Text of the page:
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In 1862, young English widow Anna Owens accepts the job of teaching the royal children of Siam. On her arrival in Bangkok, culture clash is immediate. The king respects Anna for standing up to him, though this appalls his courtiers. In due course, she becomes the king's confidant and diplomatic advisor; their relationship endures through many trials. Written by
Rod Crawford <email@example.com>
"Lux Radio Theater" broadcast a 60 minute radio adaptation of the movie on January 20, 1947 with Rex Harrison and Irene Dunne reprising their film roles. See more »
As the various Consulates are being established, there are several errors involving the national flags; the British Union Jack is shown upside down, the French flag is replaced by that of The Netherlands, and the US flag is shown with 48 stars (correct for 1946, but in 1870 there were only 37 states). See more »
[Anna, thinking the king is a barbarian, is about to leave. The Kralahome has had her brought to his office at night to reason with her. She is outraged]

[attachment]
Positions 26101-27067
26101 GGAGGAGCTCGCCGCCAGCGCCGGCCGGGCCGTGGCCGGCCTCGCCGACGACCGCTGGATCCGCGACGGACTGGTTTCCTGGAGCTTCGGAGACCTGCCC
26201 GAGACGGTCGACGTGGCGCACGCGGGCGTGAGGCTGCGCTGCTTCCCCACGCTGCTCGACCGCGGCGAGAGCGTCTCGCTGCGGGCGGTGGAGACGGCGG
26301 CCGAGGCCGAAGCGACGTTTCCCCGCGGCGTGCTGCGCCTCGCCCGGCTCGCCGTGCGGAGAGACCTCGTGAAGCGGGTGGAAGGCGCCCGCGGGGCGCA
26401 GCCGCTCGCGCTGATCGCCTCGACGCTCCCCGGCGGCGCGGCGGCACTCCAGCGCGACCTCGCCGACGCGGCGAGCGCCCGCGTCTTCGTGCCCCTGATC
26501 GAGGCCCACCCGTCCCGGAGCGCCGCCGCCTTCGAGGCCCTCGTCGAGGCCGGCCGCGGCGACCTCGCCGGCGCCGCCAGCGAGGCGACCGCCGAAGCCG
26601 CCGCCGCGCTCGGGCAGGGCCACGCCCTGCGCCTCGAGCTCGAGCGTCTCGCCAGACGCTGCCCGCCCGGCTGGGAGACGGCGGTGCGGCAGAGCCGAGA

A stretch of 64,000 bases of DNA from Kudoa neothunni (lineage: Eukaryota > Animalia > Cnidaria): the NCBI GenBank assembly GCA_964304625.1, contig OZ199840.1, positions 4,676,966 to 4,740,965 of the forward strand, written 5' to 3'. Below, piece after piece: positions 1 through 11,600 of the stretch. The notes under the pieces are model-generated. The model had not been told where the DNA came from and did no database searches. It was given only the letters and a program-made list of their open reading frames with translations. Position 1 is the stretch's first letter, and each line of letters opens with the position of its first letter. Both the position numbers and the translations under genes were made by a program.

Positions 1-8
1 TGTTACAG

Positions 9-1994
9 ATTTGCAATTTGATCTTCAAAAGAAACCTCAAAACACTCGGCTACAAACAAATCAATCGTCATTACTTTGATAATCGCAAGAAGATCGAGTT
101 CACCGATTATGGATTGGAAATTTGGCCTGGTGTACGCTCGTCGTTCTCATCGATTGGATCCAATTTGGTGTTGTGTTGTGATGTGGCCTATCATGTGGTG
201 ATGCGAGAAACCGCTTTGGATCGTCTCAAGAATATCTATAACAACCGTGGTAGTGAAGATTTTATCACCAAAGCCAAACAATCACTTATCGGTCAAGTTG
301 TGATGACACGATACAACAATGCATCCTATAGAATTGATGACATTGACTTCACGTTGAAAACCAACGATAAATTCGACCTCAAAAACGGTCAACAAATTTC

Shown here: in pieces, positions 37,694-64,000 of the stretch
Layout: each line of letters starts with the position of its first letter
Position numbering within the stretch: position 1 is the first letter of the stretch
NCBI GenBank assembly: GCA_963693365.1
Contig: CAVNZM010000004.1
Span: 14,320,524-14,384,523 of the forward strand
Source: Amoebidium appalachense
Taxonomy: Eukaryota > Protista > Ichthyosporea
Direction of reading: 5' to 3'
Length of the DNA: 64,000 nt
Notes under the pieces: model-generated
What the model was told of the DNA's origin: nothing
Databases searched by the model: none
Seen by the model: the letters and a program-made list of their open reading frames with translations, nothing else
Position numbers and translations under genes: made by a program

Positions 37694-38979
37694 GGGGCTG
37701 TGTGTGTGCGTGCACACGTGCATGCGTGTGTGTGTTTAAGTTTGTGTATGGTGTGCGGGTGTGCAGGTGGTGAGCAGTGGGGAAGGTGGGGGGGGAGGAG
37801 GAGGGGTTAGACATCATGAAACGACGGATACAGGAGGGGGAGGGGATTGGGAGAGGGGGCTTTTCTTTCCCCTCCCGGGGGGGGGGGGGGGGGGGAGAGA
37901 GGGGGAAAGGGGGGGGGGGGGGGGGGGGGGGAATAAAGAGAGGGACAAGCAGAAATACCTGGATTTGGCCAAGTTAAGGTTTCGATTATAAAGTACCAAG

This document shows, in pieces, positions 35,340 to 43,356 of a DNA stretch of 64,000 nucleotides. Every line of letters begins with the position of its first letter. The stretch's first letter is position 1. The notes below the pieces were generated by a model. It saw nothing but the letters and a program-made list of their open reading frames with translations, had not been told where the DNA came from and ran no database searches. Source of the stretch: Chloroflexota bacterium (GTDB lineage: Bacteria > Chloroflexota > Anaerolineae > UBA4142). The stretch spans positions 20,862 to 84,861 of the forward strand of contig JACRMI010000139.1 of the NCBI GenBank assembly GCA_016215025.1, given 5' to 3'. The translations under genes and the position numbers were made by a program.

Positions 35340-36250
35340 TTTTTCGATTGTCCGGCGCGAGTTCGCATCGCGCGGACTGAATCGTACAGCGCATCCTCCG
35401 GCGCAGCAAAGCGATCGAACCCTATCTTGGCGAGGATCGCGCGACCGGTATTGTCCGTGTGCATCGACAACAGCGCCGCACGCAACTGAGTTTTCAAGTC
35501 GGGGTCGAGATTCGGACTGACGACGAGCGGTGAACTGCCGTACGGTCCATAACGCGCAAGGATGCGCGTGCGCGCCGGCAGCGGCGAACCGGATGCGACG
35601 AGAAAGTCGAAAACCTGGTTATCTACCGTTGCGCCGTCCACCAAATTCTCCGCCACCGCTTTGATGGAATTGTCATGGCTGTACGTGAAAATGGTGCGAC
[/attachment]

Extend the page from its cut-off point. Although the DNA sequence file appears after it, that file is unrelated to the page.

How dare you treat me in this manner. I demand an explanation, and I warn you...
Be quiet, sir.
...that I'm a British subject.
That is nor reason you are safe. I could have you killed if that would serve my purpose. Such things are simple here.
[Walks across room]
Sir, did you enjoy your triumph about your house? Because you shall now ...
[...] See more »
"Anna And The King Of Siam" is the original, non-musical, version of what was later re-made with Deborah Kerr and Yul Brenner as "The King And I". This is one of the few Irene Dunne originals that is not better than the remake. Irene Dunne was a highly original and intelligent woman and had few equals either before the camera or in her private life.
In fact, if you consider all of Irene Dunne's original movies that have been remade into newer versions with the same name: such as "Back Street" 1932 or "Magnificent Obsession" 1935 or "Showboat" 1936 or "Age of Innocence" 1934 - or under a different title: such as "An Affair To Remember" which was a remake of "Love Affair" 1939 or "Something's Got To Give" which was essentially the same plot as "My Favorite Wife" 1940 - it amazes me that she was nominated six times for best actress and NEVER WON!
Usually, her original versions are much better than the remakes. Anna and the King of Siam would have been had the remake not included such a lovely musical score and been so beautifully filmed in color.
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